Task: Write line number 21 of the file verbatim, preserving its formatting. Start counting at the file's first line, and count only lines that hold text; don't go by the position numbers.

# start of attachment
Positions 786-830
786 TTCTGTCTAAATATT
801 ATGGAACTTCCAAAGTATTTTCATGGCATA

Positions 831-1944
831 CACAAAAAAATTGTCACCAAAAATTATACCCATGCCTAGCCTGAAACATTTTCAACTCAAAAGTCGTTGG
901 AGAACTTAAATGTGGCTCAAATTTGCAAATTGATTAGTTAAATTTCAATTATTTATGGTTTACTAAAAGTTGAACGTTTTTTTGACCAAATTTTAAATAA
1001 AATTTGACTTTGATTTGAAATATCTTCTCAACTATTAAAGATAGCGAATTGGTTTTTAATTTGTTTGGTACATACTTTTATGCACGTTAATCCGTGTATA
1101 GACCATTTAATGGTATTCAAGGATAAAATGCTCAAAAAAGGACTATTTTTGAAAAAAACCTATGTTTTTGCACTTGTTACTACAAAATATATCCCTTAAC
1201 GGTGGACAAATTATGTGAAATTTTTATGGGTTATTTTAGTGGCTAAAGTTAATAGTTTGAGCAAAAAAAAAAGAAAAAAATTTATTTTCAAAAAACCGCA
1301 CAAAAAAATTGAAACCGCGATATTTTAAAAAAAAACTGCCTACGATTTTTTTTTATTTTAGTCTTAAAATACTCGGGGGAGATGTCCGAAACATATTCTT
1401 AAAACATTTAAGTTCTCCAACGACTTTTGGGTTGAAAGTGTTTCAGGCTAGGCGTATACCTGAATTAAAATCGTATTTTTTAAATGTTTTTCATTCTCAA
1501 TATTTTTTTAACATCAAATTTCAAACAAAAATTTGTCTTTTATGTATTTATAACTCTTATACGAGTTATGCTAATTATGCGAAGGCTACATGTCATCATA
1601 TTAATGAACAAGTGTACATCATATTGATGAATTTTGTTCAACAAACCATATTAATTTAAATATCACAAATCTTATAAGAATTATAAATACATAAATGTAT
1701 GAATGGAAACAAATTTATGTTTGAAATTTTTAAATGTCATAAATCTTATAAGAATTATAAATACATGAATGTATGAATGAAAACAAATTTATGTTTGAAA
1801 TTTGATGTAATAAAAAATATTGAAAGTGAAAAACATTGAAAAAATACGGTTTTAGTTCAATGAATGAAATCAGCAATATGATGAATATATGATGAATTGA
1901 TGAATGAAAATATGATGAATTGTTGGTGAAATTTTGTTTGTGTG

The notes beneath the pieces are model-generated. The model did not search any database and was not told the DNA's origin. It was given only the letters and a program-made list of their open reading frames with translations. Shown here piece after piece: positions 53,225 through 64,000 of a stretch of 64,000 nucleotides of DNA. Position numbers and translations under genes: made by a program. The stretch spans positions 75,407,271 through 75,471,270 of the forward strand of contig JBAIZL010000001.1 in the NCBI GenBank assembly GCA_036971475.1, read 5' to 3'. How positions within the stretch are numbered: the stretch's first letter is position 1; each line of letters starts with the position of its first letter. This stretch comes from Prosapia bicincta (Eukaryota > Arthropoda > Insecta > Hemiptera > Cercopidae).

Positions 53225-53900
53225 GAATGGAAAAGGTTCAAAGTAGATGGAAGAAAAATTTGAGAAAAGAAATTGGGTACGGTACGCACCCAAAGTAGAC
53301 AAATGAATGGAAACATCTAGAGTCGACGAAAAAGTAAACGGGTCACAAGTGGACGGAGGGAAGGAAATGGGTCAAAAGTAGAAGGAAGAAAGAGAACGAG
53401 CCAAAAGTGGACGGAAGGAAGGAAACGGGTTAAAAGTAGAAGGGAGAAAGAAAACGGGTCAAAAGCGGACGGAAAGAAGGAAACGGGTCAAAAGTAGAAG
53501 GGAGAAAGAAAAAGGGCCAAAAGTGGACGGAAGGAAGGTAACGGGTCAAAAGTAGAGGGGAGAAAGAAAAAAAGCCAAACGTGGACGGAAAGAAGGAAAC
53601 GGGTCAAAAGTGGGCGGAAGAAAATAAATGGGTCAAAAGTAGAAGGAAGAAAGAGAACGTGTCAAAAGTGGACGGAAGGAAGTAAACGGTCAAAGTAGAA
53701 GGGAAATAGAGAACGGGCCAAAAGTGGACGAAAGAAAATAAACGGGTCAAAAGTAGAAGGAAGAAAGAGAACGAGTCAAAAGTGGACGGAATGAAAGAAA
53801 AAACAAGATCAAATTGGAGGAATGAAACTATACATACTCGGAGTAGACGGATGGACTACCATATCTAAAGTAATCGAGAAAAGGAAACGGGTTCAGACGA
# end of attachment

53401 CCAAAAGTGGACGGAAGGAAGGAAACGGGTTAAAAGTAGAAGGGAGAAAGAAAACGGGTCAAAAGCGGACGGAAAGAAGGAAACGGGTCAAAAGTAGAAG